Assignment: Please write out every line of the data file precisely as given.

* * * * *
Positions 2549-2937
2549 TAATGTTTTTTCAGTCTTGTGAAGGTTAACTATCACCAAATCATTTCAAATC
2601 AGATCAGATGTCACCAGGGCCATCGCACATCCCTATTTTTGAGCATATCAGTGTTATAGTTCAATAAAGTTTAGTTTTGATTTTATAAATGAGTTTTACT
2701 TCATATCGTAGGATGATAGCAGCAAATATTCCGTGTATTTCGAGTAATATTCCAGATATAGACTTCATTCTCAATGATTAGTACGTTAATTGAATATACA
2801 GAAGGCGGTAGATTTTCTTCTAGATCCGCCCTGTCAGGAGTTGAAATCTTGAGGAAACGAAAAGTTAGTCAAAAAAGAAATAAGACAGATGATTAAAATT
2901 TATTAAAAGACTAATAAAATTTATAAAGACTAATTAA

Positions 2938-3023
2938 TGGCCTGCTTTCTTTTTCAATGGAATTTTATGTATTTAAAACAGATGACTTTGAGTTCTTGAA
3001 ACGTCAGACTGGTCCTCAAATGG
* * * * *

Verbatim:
Positions 2549-2937
2549 TAATGTTTTTTCAGTCTTGTGAAGGTTAACTATCACCAAATCATTTCAAATC
2601 AGATCAGATGTCACCAGGGCCATCGCACATCCCTATTTTTGAGCATATCAGTGTTATAGTTCAATAAAGTTTAGTTTTGATTTTATAAATGAGTTTTACT
2701 TCATATCGTAGGATGATAGCAGCAAATATTCCGTGTATTTCGAGTAATATTCCAGATATAGACTTCATTCTCAATGATTAGTACGTTAATTGAATATACA
2801 GAAGGCGGTAGATTTTCTTCTAGATCCGCCCTGTCAGGAGTTGAAATCTTGAGGAAACGAAAAGTTAGTCAAAAAAGAAATAAGACAGATGATTAAAATT
2901 TATTAAAAGACTAATAAAATTTATAAAGACTAATTAA

Positions 2938-3023
2938 TGGCCTGCTTTCTTTTTCAATGGAATTTTATGTATTTAAAACAGATGACTTTGAGTTCTTGAA
3001 ACGTCAGACTGGTCCTCAAATGG